global muscles

global muscles, muscles located toward the front of the external and internal obliques, quadratus lumborum's lateral fibers, erector spinae's lateral segments, and rectus abdominus. These muscles control the ability of the spine to resist bending and impact the alignment of the spine by complying and balancing two imposing forces.
References in periodicals archive ?
There are numerous muscles that make up the core, the deeper stability muscles (transverse abdominis, multifidus and the pelvic floor muscles) and the larger global muscles (obliques, rectus abdominis and gluteus maximus),' says Holly.
18) Another study reported the increased activation of local and global muscles during the stabilization exercise on unstable surfaces.
In particular, this exercise is reported to minimize the use of global muscles without pain while activating local muscles (Saliba et al.
Trunk muscles are traditionally classified into global muscles (namely, the RA, ES, and EO muscles) and local muscles (namely, the IO, MF, and transverse abdominis muscles) by function (Stevens et al.
2011) reported that application of the sling exercise is a close kinematic chain exercise method that contributes to balance improvement because it uses local and global muscles, findings that are similar to our results on the %MVIC values of the MF muscle.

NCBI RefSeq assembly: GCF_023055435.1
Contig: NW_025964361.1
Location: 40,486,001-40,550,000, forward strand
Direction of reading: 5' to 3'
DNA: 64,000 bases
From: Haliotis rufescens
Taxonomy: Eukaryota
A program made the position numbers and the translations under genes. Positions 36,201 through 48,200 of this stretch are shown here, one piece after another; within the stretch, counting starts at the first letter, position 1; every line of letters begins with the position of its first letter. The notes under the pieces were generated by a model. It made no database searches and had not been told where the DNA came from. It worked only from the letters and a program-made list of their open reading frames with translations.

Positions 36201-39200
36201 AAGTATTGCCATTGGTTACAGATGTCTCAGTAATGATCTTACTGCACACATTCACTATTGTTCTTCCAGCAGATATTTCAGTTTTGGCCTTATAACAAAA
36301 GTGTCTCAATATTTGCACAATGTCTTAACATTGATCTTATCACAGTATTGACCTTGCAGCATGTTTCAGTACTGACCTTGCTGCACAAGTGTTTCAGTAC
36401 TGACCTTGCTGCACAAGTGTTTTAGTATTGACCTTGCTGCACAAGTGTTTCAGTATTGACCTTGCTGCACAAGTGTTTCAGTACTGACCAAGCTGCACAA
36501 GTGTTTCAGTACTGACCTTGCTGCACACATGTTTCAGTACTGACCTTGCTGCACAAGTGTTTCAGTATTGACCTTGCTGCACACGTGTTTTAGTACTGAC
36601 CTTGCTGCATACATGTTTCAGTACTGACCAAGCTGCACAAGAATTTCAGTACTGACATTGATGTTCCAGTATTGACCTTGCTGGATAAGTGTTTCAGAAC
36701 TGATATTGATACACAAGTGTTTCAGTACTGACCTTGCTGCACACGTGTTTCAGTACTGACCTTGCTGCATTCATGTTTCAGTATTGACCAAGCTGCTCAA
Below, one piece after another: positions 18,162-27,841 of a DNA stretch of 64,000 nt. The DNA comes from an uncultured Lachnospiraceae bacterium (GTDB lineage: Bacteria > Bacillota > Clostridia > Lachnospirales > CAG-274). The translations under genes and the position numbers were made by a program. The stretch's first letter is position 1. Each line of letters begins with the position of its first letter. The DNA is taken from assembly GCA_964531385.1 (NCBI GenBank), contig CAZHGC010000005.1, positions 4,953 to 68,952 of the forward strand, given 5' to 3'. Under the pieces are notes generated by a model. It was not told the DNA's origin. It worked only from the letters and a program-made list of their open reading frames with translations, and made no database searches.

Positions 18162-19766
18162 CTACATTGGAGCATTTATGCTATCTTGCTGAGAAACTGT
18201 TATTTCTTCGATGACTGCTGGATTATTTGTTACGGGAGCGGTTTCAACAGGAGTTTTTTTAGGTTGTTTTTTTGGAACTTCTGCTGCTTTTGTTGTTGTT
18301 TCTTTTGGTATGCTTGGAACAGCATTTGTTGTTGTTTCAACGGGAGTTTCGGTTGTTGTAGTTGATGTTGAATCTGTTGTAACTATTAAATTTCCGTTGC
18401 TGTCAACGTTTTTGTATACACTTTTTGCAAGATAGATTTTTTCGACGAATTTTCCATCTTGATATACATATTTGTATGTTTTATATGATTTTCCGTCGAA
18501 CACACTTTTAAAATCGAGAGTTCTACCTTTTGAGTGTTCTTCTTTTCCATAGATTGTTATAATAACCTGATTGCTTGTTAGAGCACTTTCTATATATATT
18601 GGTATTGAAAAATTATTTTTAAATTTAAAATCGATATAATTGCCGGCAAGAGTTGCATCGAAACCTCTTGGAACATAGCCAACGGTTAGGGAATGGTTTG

O'Sullivan explains that your core is composed of local and global muscles.
The global muscles include the hip muscles, such as the paoas and gluteals, and the other abdominal muscles, such as the rectus abdominis and internal and external obliques.
16) These muscles can be loosely referred to as the global muscles of the spine.
56) However, the automatic activation of the local muscles is not improved (at least in the short term) by common stability exercises involving co-contraction of the global muscles, such as "side-bridging," curl-ups, or "bird-dog.
In addition, during activity involving directional movement or increased loading there should be a greater contribution from the global muscles.
Full browser ?